The Train of Small Mercies

The Train of Small Mercies

3.0 5
by David Rowell
     
 

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In haunting and crystalline prose, The Train of Small Mercies follows six characters' intrepid search for hope among the debris of an American tragedy.

In New York, a young black porter struggles through his first day on the job-a staggering assignment aboard Robert F. Kennedy's funeral train. In Pennsylvania, a woman creates a tangle of lies to

Overview

In haunting and crystalline prose, The Train of Small Mercies follows six characters' intrepid search for hope among the debris of an American tragedy.

In New York, a young black porter struggles through his first day on the job-a staggering assignment aboard Robert F. Kennedy's funeral train. In Pennsylvania, a woman creates a tangle of lies to sneak away from her disapproving husband and pay her respects to the slain senator, dragging her child with her. In Maryland, a wounded young soldier awaits a newspaper interview that his parents hope will restore his damaged self-esteem. And in Washington, an Irish nanny in town to interview with the Kennedy family must reconcile the lost opportunity and the chance to start her life anew.

In this stunning debut, David Rowell depicts disparate lives united by an extraordinary commemoration, irrevocably changed as Kennedy's funeral train makes its solemn journey from New York to Washington.

Editorial Reviews

Publishers Weekly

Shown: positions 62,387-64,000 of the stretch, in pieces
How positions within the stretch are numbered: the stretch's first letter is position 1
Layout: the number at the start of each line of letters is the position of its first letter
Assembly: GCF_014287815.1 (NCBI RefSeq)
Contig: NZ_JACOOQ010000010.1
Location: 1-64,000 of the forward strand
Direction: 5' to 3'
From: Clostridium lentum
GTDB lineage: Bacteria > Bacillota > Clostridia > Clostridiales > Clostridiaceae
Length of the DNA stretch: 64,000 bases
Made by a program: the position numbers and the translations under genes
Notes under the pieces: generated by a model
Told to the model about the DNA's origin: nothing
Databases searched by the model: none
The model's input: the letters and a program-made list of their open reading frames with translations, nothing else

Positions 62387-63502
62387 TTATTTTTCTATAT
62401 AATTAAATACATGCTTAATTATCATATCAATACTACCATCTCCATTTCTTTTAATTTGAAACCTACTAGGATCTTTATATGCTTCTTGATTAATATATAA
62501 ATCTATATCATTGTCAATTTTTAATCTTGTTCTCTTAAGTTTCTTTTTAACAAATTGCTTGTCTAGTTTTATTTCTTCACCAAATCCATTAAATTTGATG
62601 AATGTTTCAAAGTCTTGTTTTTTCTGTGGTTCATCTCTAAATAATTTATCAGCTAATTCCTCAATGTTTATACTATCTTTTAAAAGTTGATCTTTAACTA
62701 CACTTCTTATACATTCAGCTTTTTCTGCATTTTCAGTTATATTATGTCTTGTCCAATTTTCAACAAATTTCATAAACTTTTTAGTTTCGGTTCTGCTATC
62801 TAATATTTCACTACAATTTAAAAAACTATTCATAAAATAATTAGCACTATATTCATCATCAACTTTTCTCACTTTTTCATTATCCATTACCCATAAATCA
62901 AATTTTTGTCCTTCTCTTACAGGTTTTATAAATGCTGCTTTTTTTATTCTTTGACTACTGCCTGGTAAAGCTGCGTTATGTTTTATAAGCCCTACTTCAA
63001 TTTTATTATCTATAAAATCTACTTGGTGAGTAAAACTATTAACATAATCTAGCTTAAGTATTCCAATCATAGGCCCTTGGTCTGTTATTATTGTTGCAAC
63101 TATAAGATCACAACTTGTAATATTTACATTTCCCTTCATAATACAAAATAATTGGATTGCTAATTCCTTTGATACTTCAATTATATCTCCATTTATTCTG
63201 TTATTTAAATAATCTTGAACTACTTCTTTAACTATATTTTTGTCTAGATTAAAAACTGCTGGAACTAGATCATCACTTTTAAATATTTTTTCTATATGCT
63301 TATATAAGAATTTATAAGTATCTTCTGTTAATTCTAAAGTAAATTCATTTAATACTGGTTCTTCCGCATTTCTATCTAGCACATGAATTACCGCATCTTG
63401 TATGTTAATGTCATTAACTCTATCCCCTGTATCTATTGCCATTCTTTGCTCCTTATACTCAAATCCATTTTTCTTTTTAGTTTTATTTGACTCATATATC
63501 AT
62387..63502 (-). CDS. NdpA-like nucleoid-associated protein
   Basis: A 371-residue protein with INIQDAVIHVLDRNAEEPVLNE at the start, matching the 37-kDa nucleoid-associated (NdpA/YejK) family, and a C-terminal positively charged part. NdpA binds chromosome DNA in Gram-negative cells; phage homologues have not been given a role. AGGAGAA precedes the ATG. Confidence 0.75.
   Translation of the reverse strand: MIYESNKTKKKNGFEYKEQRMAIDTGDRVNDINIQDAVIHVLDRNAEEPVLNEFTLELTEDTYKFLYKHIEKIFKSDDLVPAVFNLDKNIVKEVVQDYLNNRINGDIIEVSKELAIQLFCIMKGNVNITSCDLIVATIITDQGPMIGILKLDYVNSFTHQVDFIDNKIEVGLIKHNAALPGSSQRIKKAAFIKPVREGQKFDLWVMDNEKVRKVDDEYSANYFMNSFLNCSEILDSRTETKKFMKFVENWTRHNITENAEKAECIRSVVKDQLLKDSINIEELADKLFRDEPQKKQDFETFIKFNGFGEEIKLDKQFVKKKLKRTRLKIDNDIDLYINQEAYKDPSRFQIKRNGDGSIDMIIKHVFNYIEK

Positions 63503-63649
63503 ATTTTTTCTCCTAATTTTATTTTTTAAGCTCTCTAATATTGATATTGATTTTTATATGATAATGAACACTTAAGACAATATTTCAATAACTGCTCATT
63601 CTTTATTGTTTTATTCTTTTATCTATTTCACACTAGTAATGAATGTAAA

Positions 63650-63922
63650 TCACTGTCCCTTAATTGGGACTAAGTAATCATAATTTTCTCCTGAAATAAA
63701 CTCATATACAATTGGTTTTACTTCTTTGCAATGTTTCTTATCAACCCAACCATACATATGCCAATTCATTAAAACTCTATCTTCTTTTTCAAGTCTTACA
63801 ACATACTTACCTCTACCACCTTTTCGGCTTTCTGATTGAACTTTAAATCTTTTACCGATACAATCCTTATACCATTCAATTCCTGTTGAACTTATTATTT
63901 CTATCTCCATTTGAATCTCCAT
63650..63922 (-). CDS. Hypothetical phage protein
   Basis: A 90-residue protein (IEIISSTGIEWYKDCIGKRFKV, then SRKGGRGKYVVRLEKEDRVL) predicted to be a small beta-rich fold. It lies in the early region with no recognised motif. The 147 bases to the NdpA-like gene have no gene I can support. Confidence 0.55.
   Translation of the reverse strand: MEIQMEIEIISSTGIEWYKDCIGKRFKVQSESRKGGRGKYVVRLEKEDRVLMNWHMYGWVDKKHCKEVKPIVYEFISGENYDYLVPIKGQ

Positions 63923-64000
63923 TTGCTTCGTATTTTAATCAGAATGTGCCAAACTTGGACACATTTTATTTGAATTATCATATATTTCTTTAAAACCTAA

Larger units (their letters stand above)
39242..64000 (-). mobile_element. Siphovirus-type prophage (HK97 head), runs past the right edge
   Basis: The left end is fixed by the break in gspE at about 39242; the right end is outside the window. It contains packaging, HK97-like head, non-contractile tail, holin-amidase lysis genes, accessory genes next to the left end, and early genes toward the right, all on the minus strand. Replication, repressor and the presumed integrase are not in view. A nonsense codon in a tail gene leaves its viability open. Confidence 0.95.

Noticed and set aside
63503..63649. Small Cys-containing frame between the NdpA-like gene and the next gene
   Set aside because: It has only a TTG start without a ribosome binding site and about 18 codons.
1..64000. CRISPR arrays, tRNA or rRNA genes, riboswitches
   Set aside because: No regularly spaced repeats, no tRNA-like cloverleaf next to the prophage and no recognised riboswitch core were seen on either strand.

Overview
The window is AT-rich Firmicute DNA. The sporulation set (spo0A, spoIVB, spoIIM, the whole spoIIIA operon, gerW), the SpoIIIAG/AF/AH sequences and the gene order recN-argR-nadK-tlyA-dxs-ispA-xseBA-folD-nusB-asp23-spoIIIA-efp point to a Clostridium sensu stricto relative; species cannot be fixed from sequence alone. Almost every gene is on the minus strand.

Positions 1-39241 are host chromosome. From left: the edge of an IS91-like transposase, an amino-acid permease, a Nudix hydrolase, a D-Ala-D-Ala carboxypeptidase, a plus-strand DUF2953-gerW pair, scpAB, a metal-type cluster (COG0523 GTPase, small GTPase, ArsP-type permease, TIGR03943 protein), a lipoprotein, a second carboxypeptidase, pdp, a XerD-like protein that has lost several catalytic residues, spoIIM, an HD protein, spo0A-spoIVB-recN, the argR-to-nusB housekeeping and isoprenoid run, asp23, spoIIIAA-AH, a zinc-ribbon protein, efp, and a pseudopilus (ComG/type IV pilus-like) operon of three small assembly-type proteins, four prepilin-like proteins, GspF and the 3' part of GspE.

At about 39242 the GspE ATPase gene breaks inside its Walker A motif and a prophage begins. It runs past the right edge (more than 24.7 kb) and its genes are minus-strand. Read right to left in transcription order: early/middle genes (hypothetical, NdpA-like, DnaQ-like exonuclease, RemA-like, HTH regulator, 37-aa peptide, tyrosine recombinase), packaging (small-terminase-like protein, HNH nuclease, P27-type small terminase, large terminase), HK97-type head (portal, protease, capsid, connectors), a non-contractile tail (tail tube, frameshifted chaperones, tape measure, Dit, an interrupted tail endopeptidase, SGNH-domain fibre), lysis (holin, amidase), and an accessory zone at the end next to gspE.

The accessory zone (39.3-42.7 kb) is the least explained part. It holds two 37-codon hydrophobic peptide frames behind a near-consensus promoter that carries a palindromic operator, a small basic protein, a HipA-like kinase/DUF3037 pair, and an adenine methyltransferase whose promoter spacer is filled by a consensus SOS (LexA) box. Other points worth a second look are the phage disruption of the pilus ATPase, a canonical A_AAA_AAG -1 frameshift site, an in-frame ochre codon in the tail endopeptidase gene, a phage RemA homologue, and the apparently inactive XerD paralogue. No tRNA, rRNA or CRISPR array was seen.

Set in June 1968, Rowell’s first novel revolves around the solemn train journey that brought the body of slain Sen. Robert Kennedy from Penn Station to Washington, D.C., for burial. Of the many people who gathered along the way to watch the train pass (famously captured by photographer Paul Fusco), Rowell focuses on a handful of stories. Following long tradition and in his father’s footsteps, Lionel Chase reports for his first day’s work as a Pullman porter on the funeral train itself; Irish nanny Maeve McDerdon has come to D.C. to interview for a position with Ethel Kennedy, and with the loss of that opportunity finds herself adrift; Delores King is determined to see the train pass, but to do so she must deceive Arch, her disapproving husband; fifth-grader Michael Colvert is coping with a private trauma of his own; while veteran Jamie West, who recently returned from Vietnam minus a leg, waits for a newspaper reporter who will write a story that may help Jamie heal, or add insult to injury. Though Rowell is a respected journalist, he has a novelist’s eye for the crucial, telling detail. In clean, elegant prose he recreates the lives of individuals mired in one of the most turbulent years of the century. (Oct.)